lars respecting the animal which was its object.
The pride and boldness of this formidable creature
are well known. His intrepidity is such that he never
appears terrified by the number of his enemies whether
men or beasts. If he do not meditate an attack, he
disdainfully passes by, and slowly continues his march.


If pressed by hunger, he throws himself indifferently
on any animal that offers, and resistance only increases
his rage. It is therefore very dangerous to wound
without killing him. When compelled to retreat, he
moves slowly backwards, with his face towards the foe,
till he gains a place of safety.
SA Florentine gentleman had a mule so vicious,
that his grooms and servants could hardly approach it
without receiving a bite or a kick. Its master, after
employing in vain every means to render it more tract-
able, resolved to expose the creature to the wild beasts
in the menagerie of the grand duke. A lion was
accordingly let loose, whose roaring would have fright-
ened any other animal; but the mule wisely retired,
without shewing any signs of fear, to a corner of the
court, in which it couldbe attacked only from behind,
where its greatest strength lies, and in this situation
awaited the attack of its enemy, observing him all the
while from the corer of its eye, and presenting its
crupper. The lion, who appeared sensible of the diffi-
culty of the assault, employed all his address to catch
his foe at a disadvantage. At length the mule found
an opportunity to give im so violent a kick that nine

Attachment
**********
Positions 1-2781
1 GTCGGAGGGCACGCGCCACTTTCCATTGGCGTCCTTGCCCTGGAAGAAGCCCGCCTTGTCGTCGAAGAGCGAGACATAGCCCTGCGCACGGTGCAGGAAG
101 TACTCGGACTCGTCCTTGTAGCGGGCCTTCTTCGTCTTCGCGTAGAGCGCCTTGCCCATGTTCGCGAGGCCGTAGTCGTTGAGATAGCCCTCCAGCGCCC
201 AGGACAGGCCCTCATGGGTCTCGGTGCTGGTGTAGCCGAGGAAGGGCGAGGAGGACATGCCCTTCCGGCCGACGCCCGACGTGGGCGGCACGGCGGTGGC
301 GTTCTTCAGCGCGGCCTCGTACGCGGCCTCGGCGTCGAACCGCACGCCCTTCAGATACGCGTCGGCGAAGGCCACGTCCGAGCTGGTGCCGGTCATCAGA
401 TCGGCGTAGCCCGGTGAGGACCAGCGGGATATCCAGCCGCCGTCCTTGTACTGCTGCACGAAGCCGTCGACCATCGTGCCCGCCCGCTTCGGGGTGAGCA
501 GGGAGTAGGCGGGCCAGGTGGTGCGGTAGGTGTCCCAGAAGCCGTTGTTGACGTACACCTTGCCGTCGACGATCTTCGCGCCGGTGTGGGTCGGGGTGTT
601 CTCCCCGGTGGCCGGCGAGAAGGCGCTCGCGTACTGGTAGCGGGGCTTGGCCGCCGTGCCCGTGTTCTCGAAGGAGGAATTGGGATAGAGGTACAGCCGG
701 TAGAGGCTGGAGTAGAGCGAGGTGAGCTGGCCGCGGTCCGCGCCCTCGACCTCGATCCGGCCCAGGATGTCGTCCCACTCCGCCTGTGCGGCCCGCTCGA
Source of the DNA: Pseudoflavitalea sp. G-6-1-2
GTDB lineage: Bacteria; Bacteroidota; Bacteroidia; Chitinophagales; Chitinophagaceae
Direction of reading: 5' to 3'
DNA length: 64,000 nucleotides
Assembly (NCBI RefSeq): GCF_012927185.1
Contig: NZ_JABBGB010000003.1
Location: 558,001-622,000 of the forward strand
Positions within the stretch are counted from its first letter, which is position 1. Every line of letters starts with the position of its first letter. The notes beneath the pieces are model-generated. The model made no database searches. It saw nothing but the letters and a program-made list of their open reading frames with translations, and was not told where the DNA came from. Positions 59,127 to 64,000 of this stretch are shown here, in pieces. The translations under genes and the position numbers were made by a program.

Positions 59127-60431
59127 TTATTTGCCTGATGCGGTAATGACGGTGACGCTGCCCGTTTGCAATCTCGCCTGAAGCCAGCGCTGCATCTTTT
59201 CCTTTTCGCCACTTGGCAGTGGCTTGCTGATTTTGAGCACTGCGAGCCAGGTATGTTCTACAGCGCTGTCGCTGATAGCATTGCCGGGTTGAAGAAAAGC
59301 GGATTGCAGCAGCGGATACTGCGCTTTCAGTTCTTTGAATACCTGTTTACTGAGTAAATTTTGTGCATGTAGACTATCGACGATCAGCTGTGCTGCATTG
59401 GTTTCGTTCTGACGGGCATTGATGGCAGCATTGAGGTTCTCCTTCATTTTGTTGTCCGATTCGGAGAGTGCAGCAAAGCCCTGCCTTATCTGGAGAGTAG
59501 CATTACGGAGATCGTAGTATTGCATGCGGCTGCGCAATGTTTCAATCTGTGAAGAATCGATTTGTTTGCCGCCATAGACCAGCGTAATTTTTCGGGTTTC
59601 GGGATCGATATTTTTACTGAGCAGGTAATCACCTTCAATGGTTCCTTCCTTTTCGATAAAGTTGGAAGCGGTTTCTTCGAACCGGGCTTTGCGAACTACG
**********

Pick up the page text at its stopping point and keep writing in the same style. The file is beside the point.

or ten of his teeth were broken, the fragments of which
flew up into the air. The king of beasts perceived
that he was no longer in fighting condition, and retreated
backwards to his den, leaving the mule master of the
The lion is capable of supporting thirst for a long
time; it is said that he drinks only once in three or
four days, but then takes a large quantity of water.
It is a vulgar error to believe that he dreads the
crowing of the cock; it has been found, on the con-
trary, that he pays little attention to birds; but it is
no less true that he is fearful of serpents. The resource
of a Moor, when pursued by a lion, is to take off his
turban and move it before him in the form of a serpent:
this sight is sufficient to compel the enemy to hasten
his retreat.


As the same people often meet with lions in
hunting, it is remarkable that their horses, though
celebrated for swiftness, are seized with such terror at
the sight, that they become motionless, and that the:
dogs, with equal timidity, come creeping to the feet
of their master or his horse. The only expedient for;
the Moor is to dismount, and abandon as a prey what
he cannot defend. But if the spoiler be too near, so!
that he has not time to light a fire to frighten him
away, nothing remains but to lie down on the ground
in profound silence. The lion, when not tormented
by hunger, passes gravely on, as though satisfied with
te respect shewn to his presence. The lion is of a large
size, supple, and well made. That of Africa is not less